I picked up my pack of cards with a pounding heart and visibly trembling hands. I gazed over the 4 pairs of eyes looking back at me and all moisture in my mouth suddenly evaporated. For the first time in my life, I genuinely struggled to speak…

Just under 10 years ago I’d stood in front of Simon Cowell and Piers Morgan, along with the other BGT judges and a 3000-strong audience without giving it a second thought; this time I was standing before just 4 people. There was no audience, no cameras and no chance it was going to be broadcast in front of millions of viewers; yet it’s safe to say I absolutely crumbled under the pressure of it. I feel like I should start at the beginning…

Objective Productions are a powerhouse when it comes to magic on television. If you’ve watched pretty much any magic show on TV in the last decade, the chances are that Objective were behind it. They produce the TV shows of everyone from Derren Brown to Stephen Mulhern… and I’d been invited to their London offices to audition in front of their head magic production team. This was ridiculously exciting.

They gave little detail, other than the fact that I should prepare to show them three different tricks. There was no real mention of who I’d be auditioning for or even what project they were looking to cast. Nevertheless, I packed my bag with a sense of exuberance and set off the following day.

About an hour into the journey, something changed. Entirely apropos of nothing, I felt a pit begin to open in my stomach. The enormity of the audition I was about to have suddenly dawned upon me. I could feel my hands start to sweat. My heart sank.

Naturally, I’m something of a confident person. I’m very used to performing, meeting celebrities and talking in front of audiences in a variety of enormously high-pressure situations - but when I walked into that audition room, there was a sovereignty about the people behind the table which just seemed to shake me. I struggled to do the tricks, my mouth dried up and I wrestled to catch my breath. There was a certain gaucheness about my whole domineer that was like nothing I’d ever experienced.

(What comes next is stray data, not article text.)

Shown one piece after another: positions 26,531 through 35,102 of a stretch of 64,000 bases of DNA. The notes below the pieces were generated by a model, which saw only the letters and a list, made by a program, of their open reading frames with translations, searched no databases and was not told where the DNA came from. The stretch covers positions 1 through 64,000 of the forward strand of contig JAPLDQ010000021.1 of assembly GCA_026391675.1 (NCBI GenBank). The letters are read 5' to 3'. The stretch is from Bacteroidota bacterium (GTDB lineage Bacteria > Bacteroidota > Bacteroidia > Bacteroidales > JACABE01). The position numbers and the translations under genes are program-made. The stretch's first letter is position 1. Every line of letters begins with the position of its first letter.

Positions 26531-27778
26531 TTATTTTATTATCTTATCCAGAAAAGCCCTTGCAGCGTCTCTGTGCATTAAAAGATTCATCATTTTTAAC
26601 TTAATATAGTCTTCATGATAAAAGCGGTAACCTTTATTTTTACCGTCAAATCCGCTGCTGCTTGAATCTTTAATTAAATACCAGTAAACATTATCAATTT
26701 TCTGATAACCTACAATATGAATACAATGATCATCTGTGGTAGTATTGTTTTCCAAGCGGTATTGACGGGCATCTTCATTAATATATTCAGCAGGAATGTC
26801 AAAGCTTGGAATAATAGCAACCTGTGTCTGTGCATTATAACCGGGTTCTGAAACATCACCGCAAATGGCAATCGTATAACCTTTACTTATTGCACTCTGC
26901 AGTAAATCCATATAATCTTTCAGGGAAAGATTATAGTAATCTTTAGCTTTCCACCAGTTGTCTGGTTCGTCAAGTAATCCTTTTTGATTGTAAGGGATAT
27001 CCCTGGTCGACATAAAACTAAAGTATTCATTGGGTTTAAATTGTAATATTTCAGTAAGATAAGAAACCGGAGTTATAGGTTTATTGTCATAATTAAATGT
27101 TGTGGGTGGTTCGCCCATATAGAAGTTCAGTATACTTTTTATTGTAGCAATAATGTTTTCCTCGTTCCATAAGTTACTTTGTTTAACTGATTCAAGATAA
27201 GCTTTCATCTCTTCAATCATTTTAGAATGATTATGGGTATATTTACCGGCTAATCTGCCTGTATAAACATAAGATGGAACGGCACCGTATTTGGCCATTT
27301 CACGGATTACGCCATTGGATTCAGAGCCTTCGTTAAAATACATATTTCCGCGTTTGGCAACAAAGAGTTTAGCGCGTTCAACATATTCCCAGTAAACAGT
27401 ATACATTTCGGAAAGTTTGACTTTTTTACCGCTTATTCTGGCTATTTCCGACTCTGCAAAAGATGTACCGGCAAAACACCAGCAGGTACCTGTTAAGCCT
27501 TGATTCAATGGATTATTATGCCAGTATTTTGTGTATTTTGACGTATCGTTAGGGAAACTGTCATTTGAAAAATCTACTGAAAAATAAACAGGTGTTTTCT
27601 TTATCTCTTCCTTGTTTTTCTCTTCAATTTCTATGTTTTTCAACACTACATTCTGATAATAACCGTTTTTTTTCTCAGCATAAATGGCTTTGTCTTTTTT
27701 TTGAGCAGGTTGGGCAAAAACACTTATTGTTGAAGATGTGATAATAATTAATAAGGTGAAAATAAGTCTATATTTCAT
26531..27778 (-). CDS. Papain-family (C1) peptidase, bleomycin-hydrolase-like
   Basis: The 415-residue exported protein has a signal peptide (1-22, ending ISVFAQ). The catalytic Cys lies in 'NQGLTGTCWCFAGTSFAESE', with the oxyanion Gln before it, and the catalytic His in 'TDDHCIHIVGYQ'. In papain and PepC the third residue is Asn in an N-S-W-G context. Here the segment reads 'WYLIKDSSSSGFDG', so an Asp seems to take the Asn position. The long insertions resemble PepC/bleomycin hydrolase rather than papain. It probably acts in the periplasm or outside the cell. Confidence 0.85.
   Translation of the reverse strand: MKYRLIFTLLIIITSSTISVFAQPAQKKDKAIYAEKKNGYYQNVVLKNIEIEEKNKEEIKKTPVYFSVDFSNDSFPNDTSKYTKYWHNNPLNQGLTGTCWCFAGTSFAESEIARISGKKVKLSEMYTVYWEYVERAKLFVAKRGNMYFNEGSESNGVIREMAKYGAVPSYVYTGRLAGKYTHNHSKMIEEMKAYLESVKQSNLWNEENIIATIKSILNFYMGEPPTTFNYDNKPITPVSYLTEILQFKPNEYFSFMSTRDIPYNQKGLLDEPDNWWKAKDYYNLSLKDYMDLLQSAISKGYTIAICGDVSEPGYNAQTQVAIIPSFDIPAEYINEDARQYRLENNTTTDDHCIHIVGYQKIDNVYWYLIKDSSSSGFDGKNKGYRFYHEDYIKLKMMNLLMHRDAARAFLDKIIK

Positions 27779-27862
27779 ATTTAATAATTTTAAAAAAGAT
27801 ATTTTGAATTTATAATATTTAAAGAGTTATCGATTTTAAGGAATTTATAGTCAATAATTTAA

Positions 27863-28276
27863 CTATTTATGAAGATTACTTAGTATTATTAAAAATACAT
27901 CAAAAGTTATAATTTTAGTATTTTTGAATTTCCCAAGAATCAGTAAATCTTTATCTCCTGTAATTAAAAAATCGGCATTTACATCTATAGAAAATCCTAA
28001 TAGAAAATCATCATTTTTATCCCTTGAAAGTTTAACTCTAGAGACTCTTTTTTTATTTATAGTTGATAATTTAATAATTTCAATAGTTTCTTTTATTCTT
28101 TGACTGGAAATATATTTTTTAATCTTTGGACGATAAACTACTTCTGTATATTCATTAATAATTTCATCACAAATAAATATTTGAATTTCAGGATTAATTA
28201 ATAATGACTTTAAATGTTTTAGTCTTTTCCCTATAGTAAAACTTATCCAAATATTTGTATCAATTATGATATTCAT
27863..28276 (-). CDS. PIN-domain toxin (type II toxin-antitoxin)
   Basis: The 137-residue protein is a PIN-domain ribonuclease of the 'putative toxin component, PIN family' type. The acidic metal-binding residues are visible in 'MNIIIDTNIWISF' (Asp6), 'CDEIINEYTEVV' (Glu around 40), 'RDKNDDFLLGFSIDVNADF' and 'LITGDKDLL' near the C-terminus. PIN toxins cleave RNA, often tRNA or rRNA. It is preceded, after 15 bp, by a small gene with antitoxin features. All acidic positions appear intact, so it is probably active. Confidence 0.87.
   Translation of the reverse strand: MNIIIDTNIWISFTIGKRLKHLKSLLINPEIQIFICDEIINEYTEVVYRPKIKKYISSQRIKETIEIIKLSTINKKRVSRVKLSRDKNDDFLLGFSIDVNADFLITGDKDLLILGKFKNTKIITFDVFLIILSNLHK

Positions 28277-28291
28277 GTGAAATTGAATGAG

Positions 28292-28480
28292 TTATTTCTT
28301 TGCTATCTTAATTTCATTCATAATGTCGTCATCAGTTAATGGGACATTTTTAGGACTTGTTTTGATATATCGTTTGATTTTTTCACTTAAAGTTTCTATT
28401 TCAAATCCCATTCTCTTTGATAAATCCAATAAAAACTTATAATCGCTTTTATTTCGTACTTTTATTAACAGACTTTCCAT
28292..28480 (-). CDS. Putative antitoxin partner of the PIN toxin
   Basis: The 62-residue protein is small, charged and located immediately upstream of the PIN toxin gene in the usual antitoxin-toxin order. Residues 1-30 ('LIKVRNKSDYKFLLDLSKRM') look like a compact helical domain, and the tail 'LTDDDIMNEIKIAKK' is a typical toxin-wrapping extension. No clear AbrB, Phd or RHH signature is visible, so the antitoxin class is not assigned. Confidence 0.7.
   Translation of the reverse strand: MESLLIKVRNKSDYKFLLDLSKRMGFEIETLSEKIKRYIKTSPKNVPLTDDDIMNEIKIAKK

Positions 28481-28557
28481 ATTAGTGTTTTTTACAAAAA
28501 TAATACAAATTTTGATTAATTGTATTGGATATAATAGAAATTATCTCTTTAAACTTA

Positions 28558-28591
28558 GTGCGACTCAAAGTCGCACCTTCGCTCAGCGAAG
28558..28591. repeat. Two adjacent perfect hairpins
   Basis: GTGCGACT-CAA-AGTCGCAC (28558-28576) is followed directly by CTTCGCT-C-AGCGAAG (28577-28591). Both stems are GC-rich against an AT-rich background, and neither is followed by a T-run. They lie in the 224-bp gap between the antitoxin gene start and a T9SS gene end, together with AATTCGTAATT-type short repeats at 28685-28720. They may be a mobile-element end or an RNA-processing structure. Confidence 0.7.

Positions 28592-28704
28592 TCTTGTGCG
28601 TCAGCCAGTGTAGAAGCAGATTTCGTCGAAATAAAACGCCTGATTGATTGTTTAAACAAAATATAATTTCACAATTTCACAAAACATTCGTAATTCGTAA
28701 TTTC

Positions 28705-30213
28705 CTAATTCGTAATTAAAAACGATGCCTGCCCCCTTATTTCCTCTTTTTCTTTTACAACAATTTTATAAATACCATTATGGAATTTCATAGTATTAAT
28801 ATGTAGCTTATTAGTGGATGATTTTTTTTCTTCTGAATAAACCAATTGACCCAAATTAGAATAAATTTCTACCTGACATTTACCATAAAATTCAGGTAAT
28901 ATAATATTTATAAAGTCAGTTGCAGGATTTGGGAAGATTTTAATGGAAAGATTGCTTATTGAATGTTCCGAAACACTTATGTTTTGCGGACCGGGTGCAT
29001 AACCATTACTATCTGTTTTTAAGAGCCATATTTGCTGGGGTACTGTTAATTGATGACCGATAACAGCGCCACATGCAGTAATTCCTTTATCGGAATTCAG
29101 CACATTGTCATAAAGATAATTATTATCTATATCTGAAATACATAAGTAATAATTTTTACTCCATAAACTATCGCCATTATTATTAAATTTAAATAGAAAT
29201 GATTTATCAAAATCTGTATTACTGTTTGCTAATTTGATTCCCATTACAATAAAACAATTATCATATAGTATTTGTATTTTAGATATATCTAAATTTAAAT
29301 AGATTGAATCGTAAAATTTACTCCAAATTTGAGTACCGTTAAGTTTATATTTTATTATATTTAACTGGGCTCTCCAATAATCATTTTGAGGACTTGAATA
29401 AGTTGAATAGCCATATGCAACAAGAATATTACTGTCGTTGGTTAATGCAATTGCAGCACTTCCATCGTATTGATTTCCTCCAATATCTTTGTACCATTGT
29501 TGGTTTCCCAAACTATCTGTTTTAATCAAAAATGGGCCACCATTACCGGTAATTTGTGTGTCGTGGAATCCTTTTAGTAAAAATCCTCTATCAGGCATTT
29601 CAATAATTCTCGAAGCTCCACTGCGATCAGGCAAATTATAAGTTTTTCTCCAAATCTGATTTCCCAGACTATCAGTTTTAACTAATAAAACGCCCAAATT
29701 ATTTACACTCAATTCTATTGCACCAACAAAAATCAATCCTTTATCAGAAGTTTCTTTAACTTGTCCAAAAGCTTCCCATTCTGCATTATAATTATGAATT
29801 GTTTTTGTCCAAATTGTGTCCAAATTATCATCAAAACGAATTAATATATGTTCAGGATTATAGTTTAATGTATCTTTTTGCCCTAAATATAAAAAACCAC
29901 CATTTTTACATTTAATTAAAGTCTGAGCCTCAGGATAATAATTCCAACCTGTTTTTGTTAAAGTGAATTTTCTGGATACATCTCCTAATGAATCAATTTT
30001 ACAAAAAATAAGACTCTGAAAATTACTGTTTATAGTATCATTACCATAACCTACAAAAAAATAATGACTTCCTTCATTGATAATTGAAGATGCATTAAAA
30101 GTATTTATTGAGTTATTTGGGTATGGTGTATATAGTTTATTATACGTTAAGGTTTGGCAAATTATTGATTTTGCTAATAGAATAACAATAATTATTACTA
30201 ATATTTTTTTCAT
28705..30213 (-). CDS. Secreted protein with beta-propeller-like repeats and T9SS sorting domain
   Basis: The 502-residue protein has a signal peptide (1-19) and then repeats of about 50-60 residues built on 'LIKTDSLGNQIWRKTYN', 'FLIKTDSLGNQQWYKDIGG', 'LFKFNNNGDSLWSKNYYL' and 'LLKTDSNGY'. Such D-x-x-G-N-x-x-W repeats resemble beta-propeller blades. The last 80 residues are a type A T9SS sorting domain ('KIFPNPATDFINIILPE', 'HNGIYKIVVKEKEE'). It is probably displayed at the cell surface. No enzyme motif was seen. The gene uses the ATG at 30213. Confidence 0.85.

I could feel my pulse pounding in my temples, and I’m sure that just by looking at me they could feel it too. I took a sip of water; and was surprised my trembling hands were able to make it all the way to my lips without a spill. I didn’t know what to say to save myself. I didn’t know what I could do to try and recover. I felt helpless.

Looking back, I think, really, I just wasn’t ready. Although I’d had a huge amount of experience up to this point and was very used to performing in front of people, the Robbie Williams gig I’d been to a few weeks earlier had changed the direction I wanted to go in. It changed the magic I wanted to perform. It had forced me to raise my game and, frankly, cut the shite. Unfortunately, a change like that takes time, and I was still in the transition period.

Realistically, there is never an ideal time for anything, but I genuinely believe this audition had just come a bit too early in my personal development as a performer. I was still working out just who I was, and how I wanted to perform. This ‘limbo’ phase was not the time to be showcasing in front of some of the most influential people in television, and I knew it.

The people sat behind the table in front of me were magicians I’d admired for years - magicians whose work had changed the way magic was perceived by an entire generation… and I buckled under the pressure. 

It wasn’t about becoming famous or getting a TV show; it was about trying to prove something to these 4 people. To anybody else this meeting wouldn’t have really mattered - it was just magic tricks, after all - but it really meant something to me. It would be confirmation I was on the right path. Approval that I was doing something right.

The truth is, I wasn’t going to write this. I blew the audition, and that’s not really the kind of thing you want to put ‘out there’. It’s a meeting I wanted to just sweep under the carpet. A meeting I wanted to imagine just never happened. But here’s the thing, I’m using these articles to document some of the key moments that have happened in my career so far, and as anyone in the entertainment industry will tell you, it’s not an easy ride. Not everything goes the way you want it to. Sometimes, you just have a bad day at the office, and it’s the worst feeling in the world.

It’s a horrible, crushing sensation when you know you’ve not achieved something you set out to; that you've embarrassed yourself in front of people you respect.

One of the four people sitting in the room was Andy Nyman - a man who has spent over 12 years co-writing Derren Brown’s TV and stage shows. As well as being a magician, Andy is also an actor and has written a brilliant book called ‘The Golden Rules of Acting’, offering some amazing advice for performers and anyone really within the creative field.

Somewhat depressed and comfort eating a piece of red velvet cake I bought from Euston Station on the train journey back up North, I pulled a dog-eared copy of Andy’s book out of my bag and leafed through it. I was struck by one of the pages. I read it again and again…


They say the highs are high and the lows are low in this industry. It’s a cliché, but it’s true. I was one of many who stood there that day, and I’m sure the four people I auditioned in front of don’t even remember it. But it’s moments like that, moments of utter self-loathing, that make you decide whether you really want it. You can either decide the pain of rejection is just too much and it would be better to settle for an easier job, or you can pick yourself up, learn from your mistakes and start all over again the next day.

As bad as it felt at the time, I genuinely believe that day has made me a better magician. It has made me a better performer. This isn’t an easy road, but there’s no doubt in my mind that it’s the right one.